Manufacturers’ Rep George Soutiere to Retire
Edition: October 2003 - Vol 11 Number 10
You know you must be a hell of a rep when someone asks you, “If you die tonight, can I have your territory?”
Yet someone asked that very question of George Soutiere one night during a HIDA trade show, as Soutiere played a furious game of basketball in a mini-basketball court in a sports bar.
Soutiere is the founder of Med Care Associates, an independent rep firm in Candia, N.H. With five salespeople, Med Care covers New England with a variety of products and has been doing so since Soutiere founded the company in 1978.
This fall, Soutiere planned to retire from the business and turn it over to two of his oldest reps and partners – Paul Balsamo and Jack Moran.
Larger than life (“He took up half that court,” recalls Miles Theeman of Affiliated Material Services in Bangor, Maine, speaking of Soutiere at that basketball game in the sports bar), Soutiere brings to selling a love of people, discipline, steadfastness, an implicit understanding of the needs of the vendor and – as everyone who knows him says – a sense of humor.
“George never has a bad day,” says John Moran, vice president of sales for Welch Allyn (and Jack’s dad). “When you work with him, it’s always fun.” That said, Soutiere should probably never wear shorts, he adds.
Soutiere got his first lessons in sales from his father, who sold stationery supplies to small stationers in New England. “Every school vacation, I was on the road with him,” recalls Soutiere. “He traveled eight or 10 states, made 20 calls a day. A real superstar.”
George and Marilyn Monroe
When Soutiere was a sophomore in high school, his dad moved the family from their home in Western Massachusetts across the state to Cape Cod.
As a high school student and collegian, Soutiere worked at a marina in Hyannis. There, he had the opportunity to service the Honey Fitz, which was the Kennedy family’s boat. He’d occasionally gas it up, clean the bathroom and even sell bait to young John Kennedy (called John John back then).
On the Honey Fitz, Soutiere did indeed catch glimpses of the President and Jackie Kennedy, though never together. He recalls Mrs. Kennedy as being tall and elegant. Soutiere also had the opportunity to see Marilyn Monroe, a close “friend” of the President.
Soon after graduating from college in 1968, Soutiere went to work for Kendall (now Tyco Healthcare), selling urologicals, anti-embolism stockings, packs and gowns and other products to hospitals in Maine and New Hampshire. There he met his first mentor – his boss, Cal Jones. “He taught me the process of situation analysis, something I still use in my business today,” recalls Soutiere.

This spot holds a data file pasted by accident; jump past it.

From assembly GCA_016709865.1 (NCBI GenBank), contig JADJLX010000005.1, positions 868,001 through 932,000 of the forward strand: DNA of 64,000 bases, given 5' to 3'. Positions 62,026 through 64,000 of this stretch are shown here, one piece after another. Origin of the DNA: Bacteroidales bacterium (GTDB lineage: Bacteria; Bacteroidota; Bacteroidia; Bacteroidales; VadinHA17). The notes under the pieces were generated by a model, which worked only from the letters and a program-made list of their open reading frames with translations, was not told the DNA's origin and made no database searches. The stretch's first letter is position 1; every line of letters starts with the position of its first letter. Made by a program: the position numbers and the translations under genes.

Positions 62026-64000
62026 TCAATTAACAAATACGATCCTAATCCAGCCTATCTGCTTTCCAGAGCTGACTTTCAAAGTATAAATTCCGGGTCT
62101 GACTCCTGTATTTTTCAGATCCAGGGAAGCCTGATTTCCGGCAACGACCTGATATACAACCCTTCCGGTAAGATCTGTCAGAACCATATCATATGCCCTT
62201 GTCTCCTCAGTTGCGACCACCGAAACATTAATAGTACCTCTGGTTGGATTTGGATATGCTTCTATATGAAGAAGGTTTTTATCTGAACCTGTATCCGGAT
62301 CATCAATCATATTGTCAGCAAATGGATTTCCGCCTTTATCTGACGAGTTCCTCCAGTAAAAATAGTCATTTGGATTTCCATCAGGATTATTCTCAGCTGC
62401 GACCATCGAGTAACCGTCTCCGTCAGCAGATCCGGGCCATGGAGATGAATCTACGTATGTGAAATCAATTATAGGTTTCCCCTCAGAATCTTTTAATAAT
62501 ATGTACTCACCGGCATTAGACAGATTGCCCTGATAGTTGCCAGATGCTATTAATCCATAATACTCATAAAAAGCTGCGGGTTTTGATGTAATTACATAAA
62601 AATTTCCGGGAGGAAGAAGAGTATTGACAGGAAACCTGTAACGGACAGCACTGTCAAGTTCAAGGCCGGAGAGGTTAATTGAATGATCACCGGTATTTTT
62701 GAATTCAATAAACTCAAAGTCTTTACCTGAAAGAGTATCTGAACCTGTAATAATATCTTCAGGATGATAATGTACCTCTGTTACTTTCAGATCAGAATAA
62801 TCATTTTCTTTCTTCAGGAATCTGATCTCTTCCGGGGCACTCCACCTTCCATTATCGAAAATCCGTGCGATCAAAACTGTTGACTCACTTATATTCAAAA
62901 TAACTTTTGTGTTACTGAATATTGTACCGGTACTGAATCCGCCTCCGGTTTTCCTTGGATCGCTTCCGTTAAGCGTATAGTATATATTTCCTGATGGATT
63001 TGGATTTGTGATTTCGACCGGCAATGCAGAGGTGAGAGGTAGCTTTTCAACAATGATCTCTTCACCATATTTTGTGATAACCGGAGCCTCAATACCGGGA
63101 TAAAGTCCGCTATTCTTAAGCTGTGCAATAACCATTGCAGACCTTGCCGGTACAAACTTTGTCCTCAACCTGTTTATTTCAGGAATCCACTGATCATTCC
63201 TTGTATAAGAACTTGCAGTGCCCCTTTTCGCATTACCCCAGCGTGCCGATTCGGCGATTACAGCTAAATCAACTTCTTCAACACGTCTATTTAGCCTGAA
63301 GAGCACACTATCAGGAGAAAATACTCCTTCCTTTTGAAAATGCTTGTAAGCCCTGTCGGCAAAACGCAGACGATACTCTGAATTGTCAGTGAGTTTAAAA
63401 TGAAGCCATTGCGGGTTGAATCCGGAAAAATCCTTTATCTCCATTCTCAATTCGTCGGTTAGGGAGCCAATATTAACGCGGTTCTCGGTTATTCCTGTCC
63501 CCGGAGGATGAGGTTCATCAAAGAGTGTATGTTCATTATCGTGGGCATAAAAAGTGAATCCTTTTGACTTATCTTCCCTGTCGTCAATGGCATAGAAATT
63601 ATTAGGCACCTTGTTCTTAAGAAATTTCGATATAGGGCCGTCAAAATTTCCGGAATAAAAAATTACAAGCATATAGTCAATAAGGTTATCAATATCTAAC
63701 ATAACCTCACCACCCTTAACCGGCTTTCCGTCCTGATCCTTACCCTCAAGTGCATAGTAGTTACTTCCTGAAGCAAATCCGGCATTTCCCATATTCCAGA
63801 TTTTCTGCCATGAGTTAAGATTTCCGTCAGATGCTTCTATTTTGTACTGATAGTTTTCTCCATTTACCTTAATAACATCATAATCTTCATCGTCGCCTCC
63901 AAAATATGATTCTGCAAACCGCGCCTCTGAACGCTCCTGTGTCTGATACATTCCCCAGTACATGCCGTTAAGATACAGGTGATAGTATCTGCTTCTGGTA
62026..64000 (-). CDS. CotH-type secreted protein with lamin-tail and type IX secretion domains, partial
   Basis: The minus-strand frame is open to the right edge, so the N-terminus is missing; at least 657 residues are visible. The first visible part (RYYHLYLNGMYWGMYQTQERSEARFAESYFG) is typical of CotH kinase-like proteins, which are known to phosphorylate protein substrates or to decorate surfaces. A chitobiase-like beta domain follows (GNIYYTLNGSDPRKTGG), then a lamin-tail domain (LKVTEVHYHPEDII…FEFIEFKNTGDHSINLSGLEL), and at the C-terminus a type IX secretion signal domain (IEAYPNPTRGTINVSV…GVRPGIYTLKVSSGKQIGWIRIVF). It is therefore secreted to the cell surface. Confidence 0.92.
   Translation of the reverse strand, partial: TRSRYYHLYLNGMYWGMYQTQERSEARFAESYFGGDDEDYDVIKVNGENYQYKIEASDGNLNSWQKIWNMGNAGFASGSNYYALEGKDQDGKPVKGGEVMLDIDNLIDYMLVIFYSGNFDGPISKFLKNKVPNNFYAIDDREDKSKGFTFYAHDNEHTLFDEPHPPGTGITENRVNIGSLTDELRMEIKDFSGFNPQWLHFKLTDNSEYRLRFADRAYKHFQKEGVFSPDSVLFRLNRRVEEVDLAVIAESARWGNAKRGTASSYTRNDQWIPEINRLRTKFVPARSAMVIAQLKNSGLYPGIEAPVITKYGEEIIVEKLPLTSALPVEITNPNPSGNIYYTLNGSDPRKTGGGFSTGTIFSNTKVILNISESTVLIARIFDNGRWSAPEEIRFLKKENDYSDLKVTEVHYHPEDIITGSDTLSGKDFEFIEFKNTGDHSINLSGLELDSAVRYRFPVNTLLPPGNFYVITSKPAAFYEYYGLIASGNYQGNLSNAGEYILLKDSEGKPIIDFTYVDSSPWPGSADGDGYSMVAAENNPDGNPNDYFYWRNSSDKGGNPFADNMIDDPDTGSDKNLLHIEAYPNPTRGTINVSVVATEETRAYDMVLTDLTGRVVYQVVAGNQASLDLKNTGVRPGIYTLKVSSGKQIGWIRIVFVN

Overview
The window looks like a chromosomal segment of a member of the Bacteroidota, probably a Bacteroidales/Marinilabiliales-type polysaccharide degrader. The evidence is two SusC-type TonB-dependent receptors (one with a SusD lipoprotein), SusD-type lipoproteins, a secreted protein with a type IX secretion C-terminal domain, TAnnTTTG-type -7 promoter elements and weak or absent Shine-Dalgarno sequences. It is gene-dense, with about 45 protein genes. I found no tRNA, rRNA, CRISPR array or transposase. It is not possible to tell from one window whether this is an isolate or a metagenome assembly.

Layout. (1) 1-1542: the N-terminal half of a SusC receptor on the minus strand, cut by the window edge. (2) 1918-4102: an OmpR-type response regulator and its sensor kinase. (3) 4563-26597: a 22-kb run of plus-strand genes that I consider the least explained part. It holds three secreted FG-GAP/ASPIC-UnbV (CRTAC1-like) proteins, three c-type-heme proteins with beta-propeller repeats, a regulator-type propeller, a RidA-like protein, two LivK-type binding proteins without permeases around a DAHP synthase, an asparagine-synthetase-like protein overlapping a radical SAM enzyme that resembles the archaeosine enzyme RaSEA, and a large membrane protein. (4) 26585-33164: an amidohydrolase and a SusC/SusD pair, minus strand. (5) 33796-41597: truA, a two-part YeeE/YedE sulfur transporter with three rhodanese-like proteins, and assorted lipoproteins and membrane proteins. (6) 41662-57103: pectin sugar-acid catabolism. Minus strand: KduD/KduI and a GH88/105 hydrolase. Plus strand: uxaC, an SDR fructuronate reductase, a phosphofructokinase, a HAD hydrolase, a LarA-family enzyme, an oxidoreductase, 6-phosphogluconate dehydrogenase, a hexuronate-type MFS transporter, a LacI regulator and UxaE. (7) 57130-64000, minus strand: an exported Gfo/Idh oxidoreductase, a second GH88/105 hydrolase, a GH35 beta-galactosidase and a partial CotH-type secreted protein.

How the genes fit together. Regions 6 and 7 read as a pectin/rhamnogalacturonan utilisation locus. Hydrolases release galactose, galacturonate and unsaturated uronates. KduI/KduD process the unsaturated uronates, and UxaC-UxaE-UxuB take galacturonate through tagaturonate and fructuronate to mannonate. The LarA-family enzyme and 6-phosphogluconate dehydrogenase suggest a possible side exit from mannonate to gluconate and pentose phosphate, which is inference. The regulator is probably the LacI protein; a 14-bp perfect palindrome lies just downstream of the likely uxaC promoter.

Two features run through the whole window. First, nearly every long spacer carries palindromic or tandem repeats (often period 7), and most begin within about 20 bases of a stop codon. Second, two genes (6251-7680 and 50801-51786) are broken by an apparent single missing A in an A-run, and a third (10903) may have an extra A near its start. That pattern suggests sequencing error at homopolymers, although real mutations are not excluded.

By “situation analysis,” Soutiere simply means the process of identifying a problem, determining the objective and then devising the measures to solve it. He had plenty of opportunities to use the technique in the early 1970s, as the Kendall reps worked to convert hospitals to its new Kerlix dressing.
“I don’t remember all the categories and steps of situation analysis,” says Soutiere. “But I do it instinctively.”
Soutiere worked for Kendall for four years, and then became a rep for Taylor Instrument (later Tycos, now part of Welch Allyn). He actually was Taylor’s first medical-only rep. Until that time, the company’s reps sold its barometers, thermometers, blood pressure monitors and other products into a variety of markets.
His major project at Taylor was selling sphygmomanometers to dentists. In the early 1970s, any dentist who administered Novocain was urged to take the patient’s blood pressure, as Novocain had been implicated in causing blood pressure to rise. Soutiere was successful, selling 2,000 sphygmomanometers to one company – Healthco Dental.
But back then, reps’ compensation was composed primarily of salary, not commission, so even the hardest-working, most successful salesperson might not see much in the way of additional monetary awards. That’s why salespeople jumped around quite often back then, says Soutiere. He did just that, joining Invacare, where he became regional sales manager at age 29.
But Soutiere had another plan in mind – starting his own business as an independent manufacturer’s rep, focusing on the quickly growing home care market, while continuing to sell med/surg supplies to the physician and hospital market.
“At 31 years of age, with my wife’s income being what it was, it was a little scary,” recalls Soutiere. At the time, his wife, Linda, was pregnant with their first child. In the first month of business, he made $79. In the second month, he reached $325. “And I never looked back,” he says.
The idea of building his own business appealed to Soutiere. He liked to travel, and he liked the idea of building a territory spanning multiple states.
“When I started, I traveled seven states,” he says. “I really enjoyed not having a small territory. That’s very confining to me.
“I grew the business by working all of New England and Upstate New York myself, spending a lot of time on the road – sometimes weeks at a time. As the territory grew, I added people once I could justify their income.”
In the early 1980s, home care was hot, and Soutiere jumped into it. But he quickly learned that the market was extremely volatile. For example, the oxygen concentrator business was great from 1980 to about 1984 or 1985, but then Medicare tightened the screws from a reimbursement point of view. And that is Medicare’s pattern, says Soutiere. “The window [for any home care technology] is about 36 months before [Medicare] starts cutting the profit.”
End User Calls
By 1986, Soutiere saw that the home care market was rapidly changing, so he decided to sell his interest in that end of the business to people who worked for him. He retained four or five core hospital and physician product lines.
He took with him a lesson and skill that would differentiate him from many other reps in the field at that time, one that he had first learned at Kendall – that is, – the need to call directly on end users.
“In the early days of the business, I noticed that people in the repping business only called on distributors,” Soutiere says. “They didn’t take leads to the end user and make presentations. That’s one reason I got into the business. I saw a lot of distributors out there doing demos, because they couldn’t rely on the reps.
“Today, that’s something you have to do,” he continues. “But in the 1970s, it wasn’t. And I hope I had some role in changing that market philosophy of independent reps.”
By calling directly on end users, Soutiere believes his products make a direct impression on decision-makers. He considers such calls his way of differentiating his product offerings.
“You can’t generate a sale to an end user by spending your time with distributor reps,” he says.